Jolliffe v Woodhouse

Case Summary

 

Court:
 Court of Appeal
Status:
 Not Binding
Current Legislation:
 Metropolitan Building Act 1855, s. 85
Historic Legislation:
 Party Wall etc. Act 1996, s. 7(2)
Facts:

Jolliffe was the tenant of 17 Coronet Street, Hoxton. Woodhouse owned the freehold of 19 Coronet Street.

Woodhouse wanted to demolish and rebuild No. 17, but without demolishing the party wall with No. 19. However when he had demolished No. 17 he discovered that the party wall was of insufficient strength to support the new building. Woodhouse then served notice on Jolliffe claimed his right to demolish and rebuild. Surveyors were appointed, and an award was published.

The works to the wall took 7 months. Joliffe complained that this was too long, and issued proceedings for damages, alleging that because the work were so protracted Woodhouse had acted in breach of his duty under s. 85 of the 1855 Act not to cause unreasonable inconvenience.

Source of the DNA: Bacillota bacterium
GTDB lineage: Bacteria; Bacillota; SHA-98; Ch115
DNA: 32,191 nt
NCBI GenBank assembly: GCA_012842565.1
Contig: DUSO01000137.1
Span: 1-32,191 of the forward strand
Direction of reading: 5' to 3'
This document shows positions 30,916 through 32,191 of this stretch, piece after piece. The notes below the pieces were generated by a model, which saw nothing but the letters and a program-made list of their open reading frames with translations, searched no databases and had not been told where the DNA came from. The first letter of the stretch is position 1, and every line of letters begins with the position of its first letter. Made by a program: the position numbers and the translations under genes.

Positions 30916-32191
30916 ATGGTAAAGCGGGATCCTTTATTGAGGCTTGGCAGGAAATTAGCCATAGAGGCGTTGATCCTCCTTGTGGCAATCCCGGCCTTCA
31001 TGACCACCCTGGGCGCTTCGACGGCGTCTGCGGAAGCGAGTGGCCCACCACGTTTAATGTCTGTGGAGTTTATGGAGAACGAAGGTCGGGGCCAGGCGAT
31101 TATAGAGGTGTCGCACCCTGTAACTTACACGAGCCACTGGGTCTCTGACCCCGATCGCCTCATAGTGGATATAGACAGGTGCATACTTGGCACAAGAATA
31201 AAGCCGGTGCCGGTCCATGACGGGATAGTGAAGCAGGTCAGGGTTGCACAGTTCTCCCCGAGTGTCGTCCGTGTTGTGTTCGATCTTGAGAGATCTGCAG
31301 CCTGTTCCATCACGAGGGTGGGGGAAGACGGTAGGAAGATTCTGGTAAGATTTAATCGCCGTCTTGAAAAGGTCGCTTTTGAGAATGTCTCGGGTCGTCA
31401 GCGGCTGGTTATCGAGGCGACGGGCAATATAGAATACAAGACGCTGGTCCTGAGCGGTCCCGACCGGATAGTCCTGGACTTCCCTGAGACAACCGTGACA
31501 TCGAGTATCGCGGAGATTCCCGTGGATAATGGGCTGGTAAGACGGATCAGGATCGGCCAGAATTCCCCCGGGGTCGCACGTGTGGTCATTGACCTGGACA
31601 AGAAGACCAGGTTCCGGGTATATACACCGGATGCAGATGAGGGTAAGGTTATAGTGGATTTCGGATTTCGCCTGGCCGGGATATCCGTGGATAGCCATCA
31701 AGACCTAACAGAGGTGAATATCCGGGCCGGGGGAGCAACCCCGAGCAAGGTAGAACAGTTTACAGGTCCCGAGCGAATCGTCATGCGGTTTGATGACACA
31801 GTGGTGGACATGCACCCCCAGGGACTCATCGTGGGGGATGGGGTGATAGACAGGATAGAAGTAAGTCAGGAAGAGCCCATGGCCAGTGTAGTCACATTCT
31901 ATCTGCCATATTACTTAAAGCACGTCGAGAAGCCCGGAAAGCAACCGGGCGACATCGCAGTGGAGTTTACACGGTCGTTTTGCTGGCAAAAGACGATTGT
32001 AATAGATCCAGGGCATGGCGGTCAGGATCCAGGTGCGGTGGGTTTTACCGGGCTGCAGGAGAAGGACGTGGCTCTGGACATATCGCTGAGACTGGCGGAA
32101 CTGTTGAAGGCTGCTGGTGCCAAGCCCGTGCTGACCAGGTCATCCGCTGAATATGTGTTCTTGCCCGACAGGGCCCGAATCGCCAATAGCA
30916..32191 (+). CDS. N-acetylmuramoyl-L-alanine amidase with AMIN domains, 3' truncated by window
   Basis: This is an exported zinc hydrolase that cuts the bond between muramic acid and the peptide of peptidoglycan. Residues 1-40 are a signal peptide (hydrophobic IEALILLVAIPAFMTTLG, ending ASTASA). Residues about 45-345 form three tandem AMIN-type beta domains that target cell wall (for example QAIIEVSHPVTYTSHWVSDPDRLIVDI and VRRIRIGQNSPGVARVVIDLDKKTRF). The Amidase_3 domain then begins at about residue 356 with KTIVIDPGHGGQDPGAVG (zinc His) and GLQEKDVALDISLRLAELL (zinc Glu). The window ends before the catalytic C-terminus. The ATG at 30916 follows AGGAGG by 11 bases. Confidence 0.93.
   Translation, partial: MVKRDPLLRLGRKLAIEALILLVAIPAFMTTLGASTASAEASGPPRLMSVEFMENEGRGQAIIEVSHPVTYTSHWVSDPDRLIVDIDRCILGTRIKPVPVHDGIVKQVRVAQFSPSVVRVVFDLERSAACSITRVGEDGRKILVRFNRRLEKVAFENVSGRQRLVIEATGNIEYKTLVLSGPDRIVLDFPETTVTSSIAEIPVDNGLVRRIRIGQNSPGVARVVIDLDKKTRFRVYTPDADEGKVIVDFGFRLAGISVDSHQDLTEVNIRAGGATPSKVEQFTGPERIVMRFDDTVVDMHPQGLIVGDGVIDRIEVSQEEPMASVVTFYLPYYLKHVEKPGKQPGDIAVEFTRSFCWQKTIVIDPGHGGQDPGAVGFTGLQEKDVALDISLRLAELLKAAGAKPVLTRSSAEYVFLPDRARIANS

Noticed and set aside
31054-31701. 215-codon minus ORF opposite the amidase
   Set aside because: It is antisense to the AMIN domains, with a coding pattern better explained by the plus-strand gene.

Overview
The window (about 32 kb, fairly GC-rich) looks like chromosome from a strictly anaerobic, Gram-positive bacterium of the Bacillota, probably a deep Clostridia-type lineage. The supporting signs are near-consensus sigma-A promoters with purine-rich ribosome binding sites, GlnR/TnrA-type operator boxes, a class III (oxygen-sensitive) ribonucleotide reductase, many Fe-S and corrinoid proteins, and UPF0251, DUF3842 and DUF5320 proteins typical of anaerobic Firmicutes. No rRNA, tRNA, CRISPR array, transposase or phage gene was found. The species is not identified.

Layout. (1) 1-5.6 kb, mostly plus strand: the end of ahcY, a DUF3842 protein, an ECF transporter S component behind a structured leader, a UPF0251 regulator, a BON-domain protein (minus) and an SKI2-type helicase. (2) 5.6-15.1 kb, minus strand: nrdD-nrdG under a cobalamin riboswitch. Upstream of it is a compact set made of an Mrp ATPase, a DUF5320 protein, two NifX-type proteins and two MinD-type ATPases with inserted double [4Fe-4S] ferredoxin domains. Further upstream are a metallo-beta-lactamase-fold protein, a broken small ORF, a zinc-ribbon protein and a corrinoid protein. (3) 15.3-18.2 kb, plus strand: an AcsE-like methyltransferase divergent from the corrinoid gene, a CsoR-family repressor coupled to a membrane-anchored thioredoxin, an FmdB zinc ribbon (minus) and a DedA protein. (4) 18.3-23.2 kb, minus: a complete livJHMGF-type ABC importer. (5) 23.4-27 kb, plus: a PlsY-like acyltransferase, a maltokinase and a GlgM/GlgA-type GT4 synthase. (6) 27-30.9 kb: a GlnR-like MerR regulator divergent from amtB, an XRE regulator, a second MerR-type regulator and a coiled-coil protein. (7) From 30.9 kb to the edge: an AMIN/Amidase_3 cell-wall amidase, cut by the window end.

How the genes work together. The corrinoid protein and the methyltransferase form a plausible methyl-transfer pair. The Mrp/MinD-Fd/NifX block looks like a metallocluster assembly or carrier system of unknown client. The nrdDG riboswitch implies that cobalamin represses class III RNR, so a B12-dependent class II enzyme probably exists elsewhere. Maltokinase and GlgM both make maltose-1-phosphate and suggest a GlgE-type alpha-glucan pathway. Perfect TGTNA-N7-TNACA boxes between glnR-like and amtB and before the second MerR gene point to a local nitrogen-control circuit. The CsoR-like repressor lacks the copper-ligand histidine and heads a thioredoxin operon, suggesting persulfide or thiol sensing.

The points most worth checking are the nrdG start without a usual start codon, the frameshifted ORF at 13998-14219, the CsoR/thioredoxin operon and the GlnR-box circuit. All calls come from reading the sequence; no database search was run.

Joliffe argued that he was not liable because, although there had been delays, he had employed competent architects and workmen and had delegated his duty to them.

Decision:

The Court found that Jolliffe could not delegate his responsibility under s.85 to his contractors; it remained personal to Jolliffe.

The Court held that 7 months was too long, and so Jolliffe had breached his duty not to cause unreasonable inconvenience.

In the third party claim the Court found Benkert was liable under the award, notwithstanding that an account had not been served on him.